Lee. M. Silver, Challenging Nature: The Clash of Science and Spirituality at the New Frontiers of Science (New York: HarperCollins, 2006), 17.
 Harland G. Bloland, “Whatever Happened to Postmodernism in Higher Education? No Requiem in the New Millennium,” The Journal of Higher Education 76.2 (2005): 122-123.
 Ciardi qtd. in Troy Organ, “A Defense of Religion in Liberal Arts Education,” Journal of Bible and Religion 31.3 (1963): 235.
 Rorty qtd. in “The Morally Perplexed Academy,” The Wilson Quarterly 25.2 (2001): 82.
 John Henry Newman, On the Scope and Nature of University Education (1852; rpt. New York: Dutton, 1965), 86-87.
 John Henry Cardinal Newman, The Idea of a University (1852), The Norton Anthology Of English Literature, 8th ed., Vol. E: The Victorian Age, ed. Carol T. Christ and Catherine Robson (New York: W.W. Norton, 2006), 1036.
 Newman, On the Scope, op cit., 9,29.
 Ibid, 15.
 Ibid., 210-212.
 Jean Bethke Elshtain, Sovereignty: God, State, and Self (New York: Basic Books, 2008).
 Peter Parshall, Rev. of The Moment of Self-Portraiture in German Renaissance Art, by Joseph Leo Koerner, The Art Bulletin 76.3 (1994): 538.
 John Butt, “Bach’s Vocal Scoring: What Can It Mean?” Early Music 26.1 (1998): 104.
 Frederick A. Drobin, Rev. of Sigmund Freud’s Christian Unconscious, by Paul Vitz, Journal of Religion and Health 33.2 (1994): 193-194.
 Stephen M. Barr, Modern Physics and Ancient Faith (Notre Dame: Notre Dame University Press, 2003), 43, 47-48.
 Stoner, op. cit.
 Alexis de Tocqueville, Democracy in America, trans. George Lawrence, ed. J.P. Mayer (1850; rpt. New York: Harper & Row, 1969), 442.
 Stephen R.L. Clark, The Love of Wisdom and the Love of God (New York: Oxford University Press, 1984), 195.
 Guardini Romano, The End of the Modern World: A Search for Orientation, trans. Joseph Theman and Herbert Burke, ed. Frederick D. Wilhelmsen (London: Sheed & Ward, 1957), 116, 121.
 Ibid., 332.
 Rorty qtd. in Bruce Robbins, “Professionalism and Politics: Toward Productively Divided Loyalties,” Profession 85 (New York: Modern Language Association, 1985), 8.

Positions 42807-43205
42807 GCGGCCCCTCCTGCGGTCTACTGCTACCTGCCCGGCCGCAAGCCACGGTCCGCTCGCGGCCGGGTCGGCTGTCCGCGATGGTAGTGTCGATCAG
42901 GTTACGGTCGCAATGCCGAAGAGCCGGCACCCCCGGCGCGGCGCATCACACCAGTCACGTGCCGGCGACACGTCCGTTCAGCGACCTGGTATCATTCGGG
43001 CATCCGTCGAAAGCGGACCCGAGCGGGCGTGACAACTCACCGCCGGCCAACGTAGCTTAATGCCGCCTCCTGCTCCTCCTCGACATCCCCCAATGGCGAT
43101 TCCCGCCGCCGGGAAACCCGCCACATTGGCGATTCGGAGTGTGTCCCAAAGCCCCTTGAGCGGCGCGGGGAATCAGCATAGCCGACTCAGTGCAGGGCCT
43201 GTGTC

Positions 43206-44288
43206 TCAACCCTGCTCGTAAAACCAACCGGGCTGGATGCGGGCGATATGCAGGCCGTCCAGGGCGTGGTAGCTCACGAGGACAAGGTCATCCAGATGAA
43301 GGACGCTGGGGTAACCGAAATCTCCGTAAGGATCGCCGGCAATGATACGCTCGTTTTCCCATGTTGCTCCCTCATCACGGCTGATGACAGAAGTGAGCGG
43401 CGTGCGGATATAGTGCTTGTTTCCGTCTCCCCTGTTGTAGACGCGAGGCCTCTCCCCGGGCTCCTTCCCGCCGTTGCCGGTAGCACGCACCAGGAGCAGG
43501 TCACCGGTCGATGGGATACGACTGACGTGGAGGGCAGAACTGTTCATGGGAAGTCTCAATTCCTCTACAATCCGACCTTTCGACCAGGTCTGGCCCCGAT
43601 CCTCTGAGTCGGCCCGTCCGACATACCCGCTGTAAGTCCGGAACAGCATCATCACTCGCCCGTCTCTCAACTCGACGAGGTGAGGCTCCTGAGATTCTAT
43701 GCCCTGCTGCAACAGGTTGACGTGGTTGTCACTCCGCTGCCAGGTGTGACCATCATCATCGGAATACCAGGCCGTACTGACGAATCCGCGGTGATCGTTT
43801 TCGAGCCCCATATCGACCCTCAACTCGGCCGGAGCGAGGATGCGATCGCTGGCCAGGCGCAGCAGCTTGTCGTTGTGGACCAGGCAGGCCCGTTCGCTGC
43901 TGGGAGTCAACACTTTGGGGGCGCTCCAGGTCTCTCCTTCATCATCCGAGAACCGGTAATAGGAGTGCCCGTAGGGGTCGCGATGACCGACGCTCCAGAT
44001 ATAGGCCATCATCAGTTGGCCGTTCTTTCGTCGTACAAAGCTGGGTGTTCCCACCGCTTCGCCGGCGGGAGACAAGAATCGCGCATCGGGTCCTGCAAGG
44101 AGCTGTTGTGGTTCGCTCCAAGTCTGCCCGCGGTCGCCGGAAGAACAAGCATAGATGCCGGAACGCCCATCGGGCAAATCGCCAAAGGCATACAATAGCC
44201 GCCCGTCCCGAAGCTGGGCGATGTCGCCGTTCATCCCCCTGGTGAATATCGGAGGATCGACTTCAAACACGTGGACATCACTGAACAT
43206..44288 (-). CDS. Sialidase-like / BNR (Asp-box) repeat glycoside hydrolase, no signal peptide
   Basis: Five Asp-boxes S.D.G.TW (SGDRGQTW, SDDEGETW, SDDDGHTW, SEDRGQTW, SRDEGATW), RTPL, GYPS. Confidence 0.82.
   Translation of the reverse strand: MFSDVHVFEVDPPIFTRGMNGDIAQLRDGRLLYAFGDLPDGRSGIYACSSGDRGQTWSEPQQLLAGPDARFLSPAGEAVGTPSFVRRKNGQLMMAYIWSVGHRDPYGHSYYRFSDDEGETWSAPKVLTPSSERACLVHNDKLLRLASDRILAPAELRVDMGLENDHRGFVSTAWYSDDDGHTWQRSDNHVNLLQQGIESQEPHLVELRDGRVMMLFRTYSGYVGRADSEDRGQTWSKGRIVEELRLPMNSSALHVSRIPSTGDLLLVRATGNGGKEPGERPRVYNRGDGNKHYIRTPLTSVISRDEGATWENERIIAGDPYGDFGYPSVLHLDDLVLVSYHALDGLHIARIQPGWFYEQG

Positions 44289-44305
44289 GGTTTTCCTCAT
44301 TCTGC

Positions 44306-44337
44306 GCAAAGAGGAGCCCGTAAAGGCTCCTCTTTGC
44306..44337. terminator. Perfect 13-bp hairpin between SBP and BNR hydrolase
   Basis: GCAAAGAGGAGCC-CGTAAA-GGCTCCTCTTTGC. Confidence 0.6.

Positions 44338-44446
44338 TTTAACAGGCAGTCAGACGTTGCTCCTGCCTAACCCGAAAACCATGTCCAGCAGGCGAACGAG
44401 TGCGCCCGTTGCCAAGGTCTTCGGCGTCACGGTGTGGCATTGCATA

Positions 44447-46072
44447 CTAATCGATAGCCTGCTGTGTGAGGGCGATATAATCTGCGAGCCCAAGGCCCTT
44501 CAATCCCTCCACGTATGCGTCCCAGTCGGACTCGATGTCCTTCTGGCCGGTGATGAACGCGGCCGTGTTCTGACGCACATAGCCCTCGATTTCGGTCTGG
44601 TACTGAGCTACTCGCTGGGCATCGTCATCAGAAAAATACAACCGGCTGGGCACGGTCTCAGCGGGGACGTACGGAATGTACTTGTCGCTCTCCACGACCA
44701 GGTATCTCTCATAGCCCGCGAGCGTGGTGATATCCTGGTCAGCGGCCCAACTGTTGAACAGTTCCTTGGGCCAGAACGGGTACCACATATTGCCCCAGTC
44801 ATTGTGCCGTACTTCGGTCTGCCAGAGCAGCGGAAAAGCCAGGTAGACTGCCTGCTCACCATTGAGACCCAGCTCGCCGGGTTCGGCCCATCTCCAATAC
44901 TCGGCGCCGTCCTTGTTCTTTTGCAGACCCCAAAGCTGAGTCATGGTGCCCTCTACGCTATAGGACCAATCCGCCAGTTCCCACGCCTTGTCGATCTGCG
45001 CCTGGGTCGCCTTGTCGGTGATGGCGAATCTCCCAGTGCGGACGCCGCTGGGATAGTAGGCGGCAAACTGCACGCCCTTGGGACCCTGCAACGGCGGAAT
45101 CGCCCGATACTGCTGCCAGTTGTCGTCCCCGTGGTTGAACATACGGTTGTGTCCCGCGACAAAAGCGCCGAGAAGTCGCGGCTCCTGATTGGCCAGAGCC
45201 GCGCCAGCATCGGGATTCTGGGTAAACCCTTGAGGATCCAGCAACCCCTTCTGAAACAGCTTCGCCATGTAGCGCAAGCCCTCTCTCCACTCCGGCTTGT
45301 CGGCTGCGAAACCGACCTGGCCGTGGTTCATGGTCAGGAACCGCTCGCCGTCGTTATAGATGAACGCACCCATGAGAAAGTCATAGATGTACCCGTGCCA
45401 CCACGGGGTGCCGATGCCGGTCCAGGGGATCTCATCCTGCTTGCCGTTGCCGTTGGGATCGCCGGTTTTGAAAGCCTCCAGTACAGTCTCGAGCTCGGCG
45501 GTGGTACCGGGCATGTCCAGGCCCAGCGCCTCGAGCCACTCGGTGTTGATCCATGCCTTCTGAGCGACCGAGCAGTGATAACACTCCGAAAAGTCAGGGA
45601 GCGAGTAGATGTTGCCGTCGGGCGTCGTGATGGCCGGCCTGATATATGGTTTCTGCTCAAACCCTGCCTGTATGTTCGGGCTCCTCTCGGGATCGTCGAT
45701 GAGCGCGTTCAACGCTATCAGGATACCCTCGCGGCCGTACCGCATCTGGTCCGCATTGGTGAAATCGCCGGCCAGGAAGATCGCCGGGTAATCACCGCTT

Robert Scholes, Textual Power: Literary Theory and the Teaching of English (New Haven: Yale University Press, 1985), 12.
 Ibid., 199, 203-204.
 Ibid, 189-166-167.
 Leo N. Tolstoy, What is Art?, trans. Almyer Maude (1896; rpt. Indianapolis: Bobbs-Merrill, 1960), 54.
 Eliot qtd. in S. Bruce Kauffman, Rev. of Christian Criticism in the Twentieth Century: Theological Approaches to Literature, by Norman R. Cary, The Journal of Religion 57.2 (1977): 199.
 Cassandra Falke, “John Henry Newman and Today’s Liberal Arts Community,” Modern Language Studies 36.1 (2006): 56.
 T.S. Eliot, “Little Gidding,” The Complete Poems and Plays, 1909-1950. (New York: Harcourt, Brace & World, 1971), III, lines 17-19.
 Ruth Caspar, “’All Shall Be Well’: Prototypical Symbols of Hope,” Journal of the History of Ideas 42.1 (1981): 140.
 Edmund Spenser, Faerie Queene (1590), Major British Writers, Enlarged E., Ed. G.B. Harrison et al. (New York: Harcourt, Brace & World, 1959), I, ii, 43, lines 3-5.
 Virgil K. Whitaker, “The Theological Structure of The Faerie Queene, Book I,” ELH 19.3 (1952): 156, 159.
 Ibid., 151.
 Bérubé, op. cit., 247-248.
 Ibid., 251.
 John Tomlinson, “Teachers and Values: Courage Mes Braves,” British Journal of Educational Studies 43.3 (1995): 308.
 Felipe Fernández-Armesto, Truth: A History (New York: St. Martin’s Press, 1997), 2, 8.
 Ibid., 3,7.
 Richard Bailey, “Overcoming Veriphobia—Learning to Love Truth Again.” British Journal of Educational Studies 49 (2001): 159-172.
 Harold Bloom, The Closing of the American Mind (New York: Simon and Schuster, 1987), 372-374.
 Alexander Solzhenitsyn, Nobel Lecture (New York: Farrar, Straus, and Giroux, 1972), 7.
 Leszek Kolakawski, Religion: If There Is No God . . . On God, the Devil, Sin and Other Worries of the So-Called Philosophy of Religion. (New York: Oxford UP, 1982), 214.
 Chace, op cit., 168-171.
 Ibid., 173, 175n.
 Bloom, op. cit., 353.
 Chace, op. cit. 170-173.
 William Butler Yeats, “The Second Coming,” The Collected Poems of W. B. Yeats, Definitive Ed. (New York: Macmillan, 1979), lines 3-4.
 M. Garrett Bauman, “Liberal Arts for the Twenty-First Century,” The Journal of Higher Education 58.1 (1987):39-40.
 Bloland, “Whatever Happened,” op cit., 210.
 Fernández-Armesto, op cit, 205.
 Bloom, op cit., 371.
 Ibid., 337-339.
 Alasdair MacIntyre, God, Philosophy, Universities: A Selective History of the Catholic Philosophic Tradition (Lanham: Rowman & Littlefield, 2009), 174-175.
 West qtd. in Harland G. Bloland, “Postmodernism and Higher Education,” The Journal of Higher Education 66.5 (1995): 552.
 G.K. Chesterton, Orthodoxy, The Collected Works of G.K. Chesterton, Vol. 1, ed. David Dooley (1908; rpt. San Francisco: Ignatius), 248.
 James Turner, Without God, Without Creed: The Origins of Unbelief in America (Baltimore: Johns Hopkins Univ. Press, 1985), 263.
 Newman, op cit., 210-212.
This was originally published with the same title in The Liberal Arts in America (Southern Utah University Press, 2012).